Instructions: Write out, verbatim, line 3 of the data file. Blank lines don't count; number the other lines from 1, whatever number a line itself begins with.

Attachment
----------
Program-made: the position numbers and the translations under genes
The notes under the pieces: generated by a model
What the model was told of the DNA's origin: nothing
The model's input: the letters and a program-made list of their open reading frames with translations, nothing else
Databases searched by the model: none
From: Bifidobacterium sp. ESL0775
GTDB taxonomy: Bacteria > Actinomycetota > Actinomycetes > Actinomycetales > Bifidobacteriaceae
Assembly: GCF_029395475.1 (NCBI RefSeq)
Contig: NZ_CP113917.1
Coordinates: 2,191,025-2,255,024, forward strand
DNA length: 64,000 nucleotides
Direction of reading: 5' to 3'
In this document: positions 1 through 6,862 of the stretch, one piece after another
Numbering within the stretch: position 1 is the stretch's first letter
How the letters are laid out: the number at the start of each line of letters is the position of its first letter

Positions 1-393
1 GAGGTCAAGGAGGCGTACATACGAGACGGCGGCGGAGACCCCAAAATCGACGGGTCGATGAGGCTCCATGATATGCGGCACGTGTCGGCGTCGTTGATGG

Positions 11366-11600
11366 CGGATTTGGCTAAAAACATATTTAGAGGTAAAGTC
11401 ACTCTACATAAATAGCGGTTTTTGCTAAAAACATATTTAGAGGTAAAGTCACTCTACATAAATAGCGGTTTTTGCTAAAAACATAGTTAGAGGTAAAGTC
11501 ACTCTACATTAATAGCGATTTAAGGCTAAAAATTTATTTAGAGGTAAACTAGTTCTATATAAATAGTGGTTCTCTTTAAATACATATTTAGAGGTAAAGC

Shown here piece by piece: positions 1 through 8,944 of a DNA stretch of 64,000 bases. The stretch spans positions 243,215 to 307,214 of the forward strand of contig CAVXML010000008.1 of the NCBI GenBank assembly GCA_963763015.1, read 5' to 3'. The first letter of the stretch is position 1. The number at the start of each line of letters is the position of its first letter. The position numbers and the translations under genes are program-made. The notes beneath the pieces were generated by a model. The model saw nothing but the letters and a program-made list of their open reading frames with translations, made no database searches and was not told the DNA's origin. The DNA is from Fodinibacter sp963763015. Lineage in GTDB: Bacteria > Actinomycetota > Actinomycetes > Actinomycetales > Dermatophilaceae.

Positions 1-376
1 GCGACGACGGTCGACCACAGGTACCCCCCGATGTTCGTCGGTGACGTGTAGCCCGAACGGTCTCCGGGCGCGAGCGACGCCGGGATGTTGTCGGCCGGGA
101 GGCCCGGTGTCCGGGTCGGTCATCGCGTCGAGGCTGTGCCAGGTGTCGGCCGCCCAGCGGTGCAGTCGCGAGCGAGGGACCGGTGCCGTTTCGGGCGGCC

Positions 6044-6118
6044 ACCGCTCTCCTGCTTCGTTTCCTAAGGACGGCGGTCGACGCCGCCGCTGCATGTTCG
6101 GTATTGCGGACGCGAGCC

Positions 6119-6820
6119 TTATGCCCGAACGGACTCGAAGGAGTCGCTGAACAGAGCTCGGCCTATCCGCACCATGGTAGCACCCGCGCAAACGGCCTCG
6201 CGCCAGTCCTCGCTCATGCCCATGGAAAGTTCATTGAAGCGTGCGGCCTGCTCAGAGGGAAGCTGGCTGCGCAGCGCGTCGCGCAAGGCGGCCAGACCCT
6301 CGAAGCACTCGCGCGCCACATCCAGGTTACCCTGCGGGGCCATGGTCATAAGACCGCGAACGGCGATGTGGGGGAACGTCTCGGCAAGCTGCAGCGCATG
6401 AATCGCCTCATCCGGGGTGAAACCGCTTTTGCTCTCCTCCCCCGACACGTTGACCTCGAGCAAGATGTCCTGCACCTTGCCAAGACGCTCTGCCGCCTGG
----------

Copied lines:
What the model was told of the DNA's origin: nothing